Steps Toward Recovery
By Ann Palik, MA, MFT   Copyright 2004



Our relationships with our pets are some of our most special. They entertain us, listen to our secrets, and give us unconditional love. Losing a pet can leave us with a muddle of other feelings in addition to sadness: anger, anxiety, guilt, or pain from previous losses. The good news is that if we get support, grief is time-limited, and eventually we will feel better again.

You may be familiar with Kubler-Rossí five stages of grief:  Denial, Anger, Bargaining, Depression, and Acceptance. These stages were observed during her work with terminally-ill people facing their own deaths. Although the Kubler-Ross model is helpful, in this article I will focus on the four phases of grief recovery developed by J. William Worden. You may move back and forth between phases during the mourning process.

Phase 1: Accept the Reality of the Loss. When anything shocking happens to us, our first reaction may be, ďI canít believe it.Ē The shock is too much to digest, and denial (or a sense of numbness or unreality) kicks in, serving as a natural buffer to keep us functioning temporarily until we can come to terms with the event. But until we accept the loss as real (not that it feels okay), we cannot fully recover.

Phase 2: Work Through to the Pain of Grief. This phase starts when the full force of grief takes hold, perhaps when we come home the next day and the house is unnaturally quiet and empty. Our pet is really gone. Even if a loss was expected, it is still painful and you need support. You may need to tell the story over and over.

Well-meaning people may not understand why we are so upset over ďjust an animal.Ē Not everyone is bonded to animals in the same way, and thatís okay. But itís not whether our loved one was a person or an animal that determines our ďrightĒ to be upset. It is the level of our love, and itís hard to recover from losing a special relationship in just a few days or weeks. I wish I had some magic formula to take the pain away, but for now you just need to face one minute, one hour, at a time.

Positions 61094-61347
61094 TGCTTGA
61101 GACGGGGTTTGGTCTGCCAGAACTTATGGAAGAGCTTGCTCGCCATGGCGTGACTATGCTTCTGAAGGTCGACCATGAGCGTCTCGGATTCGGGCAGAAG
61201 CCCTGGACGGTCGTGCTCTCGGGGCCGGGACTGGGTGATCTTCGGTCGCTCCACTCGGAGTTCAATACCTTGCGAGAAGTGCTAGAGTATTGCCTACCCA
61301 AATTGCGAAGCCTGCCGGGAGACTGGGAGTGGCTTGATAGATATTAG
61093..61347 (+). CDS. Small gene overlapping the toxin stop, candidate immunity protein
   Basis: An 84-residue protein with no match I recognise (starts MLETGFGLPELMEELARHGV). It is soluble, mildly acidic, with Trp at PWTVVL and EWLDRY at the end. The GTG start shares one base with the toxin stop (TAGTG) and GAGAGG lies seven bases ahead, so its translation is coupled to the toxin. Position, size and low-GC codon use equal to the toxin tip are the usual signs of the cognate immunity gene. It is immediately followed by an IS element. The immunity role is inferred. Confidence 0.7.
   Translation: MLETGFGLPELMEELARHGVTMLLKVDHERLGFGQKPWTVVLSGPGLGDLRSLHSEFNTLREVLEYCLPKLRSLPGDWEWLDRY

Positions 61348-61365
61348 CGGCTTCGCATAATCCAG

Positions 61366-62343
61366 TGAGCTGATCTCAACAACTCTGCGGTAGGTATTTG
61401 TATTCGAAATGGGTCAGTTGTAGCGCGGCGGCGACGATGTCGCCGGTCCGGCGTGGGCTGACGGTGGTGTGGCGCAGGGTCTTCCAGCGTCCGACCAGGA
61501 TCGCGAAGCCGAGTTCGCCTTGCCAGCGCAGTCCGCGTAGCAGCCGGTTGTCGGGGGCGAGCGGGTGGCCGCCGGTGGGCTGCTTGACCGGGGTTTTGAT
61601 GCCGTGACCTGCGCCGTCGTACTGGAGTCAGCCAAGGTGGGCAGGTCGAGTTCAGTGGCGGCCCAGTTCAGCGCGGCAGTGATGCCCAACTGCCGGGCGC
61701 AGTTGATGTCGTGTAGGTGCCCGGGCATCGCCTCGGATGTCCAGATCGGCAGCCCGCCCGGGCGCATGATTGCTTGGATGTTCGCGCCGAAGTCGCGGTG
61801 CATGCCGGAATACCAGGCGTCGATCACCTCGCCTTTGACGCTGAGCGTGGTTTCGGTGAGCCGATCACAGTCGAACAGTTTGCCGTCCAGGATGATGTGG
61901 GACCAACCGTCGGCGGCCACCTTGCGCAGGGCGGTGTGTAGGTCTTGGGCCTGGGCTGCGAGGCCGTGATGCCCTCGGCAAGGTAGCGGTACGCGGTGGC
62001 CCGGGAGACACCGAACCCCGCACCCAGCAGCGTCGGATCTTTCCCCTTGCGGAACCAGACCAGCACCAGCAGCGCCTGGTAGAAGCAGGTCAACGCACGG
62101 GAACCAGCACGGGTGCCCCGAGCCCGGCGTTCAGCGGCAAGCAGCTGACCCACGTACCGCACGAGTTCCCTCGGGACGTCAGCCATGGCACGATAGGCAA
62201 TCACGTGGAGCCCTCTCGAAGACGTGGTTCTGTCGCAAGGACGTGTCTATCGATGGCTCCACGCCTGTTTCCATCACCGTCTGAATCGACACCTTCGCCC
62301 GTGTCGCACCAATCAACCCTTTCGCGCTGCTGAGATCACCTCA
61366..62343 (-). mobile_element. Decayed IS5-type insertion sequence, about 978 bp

Feelings of anger may also surface: toward ourselves, our vet (for not saving our pet), or even our pet (for leaving us). This is normal, as are feelings of guilt. We may say to ourselves, ďHe trusted me to take care of him. Should I have taken him to the vet sooner?Ē Or we may have second thoughts about euthanizing our suffering pet.

I donít recommend getting a new pet right away, even though you might be tempted. Each pet is unique with his/her own personality. Give yourself time to recover, so you will not be inclined to compare the new pet to the one you lost.

Do things you enjoy, and be with people who nourish you. Take care of your physical body. Exercise helps us release grief physiologically. Nature has its own healing power, so spend time in nature when you can. Art, music, writing, and the like can help express deep emotions nonverbally.

I also recommend the following books: Saying Good-Bye to the Pet You Love, by Lorri A. Greene, Ph.D, and Jacquelyn Landis; and When Your Pet Dies: A Guide to Mourning, Remembering, and Healing, by Alan D. Wolfelt, Ph.D. Those with a Biblical or spiritual bent may enjoy There is Eternal Life for Animals by Niki Behrikis Shanahan.

Some loss of appetite, trouble sleeping, and/or crying is normal. But if you have physical symptoms that are of concern, please get medical attention. If you feel stuck in intense grief after a reasonable period of time, say, two to three months, you may benefit from counseling. Other issues may complicate grief, such as chronic illness, relationship conflicts, or previous losses (even from a long time ago).

Phase 3: Adjust to an Environment in Which Our Lost Pet Is Missing. If youíre not ready to move your petís bowls or bed, thatís okay. Or you may wish to store them away for now. Certain times of day may be difficult. For example, if you previously walked your dog at 7 p.m., substitute another activity for that time, like meeting a friend for dinner, journaling, or working out. Give yourself time to readjust and reinvent, little by little.
Phase 4: Finally, we will be able to Emotionally Relocate Our Lost Pet and Move on with Life. Over time, as pain begins to recede, we can access happy memories of our pet. We may still have difficult days (such as an anniversary reaction), but we are feeling progress toward recovery. You may want to create a memory book or shadow box celebrating your petís life, with photos, fur/feathers, footprint, collar, or favorite toy. And at this point, you may feel ready to love a new pet.

Ann Palik is a licensed marriage and family therapist specializing in grief counseling, and a member of the Association for Pet Loss and Bereavement, Inc. She can be reached at (310) 840-2341 or 

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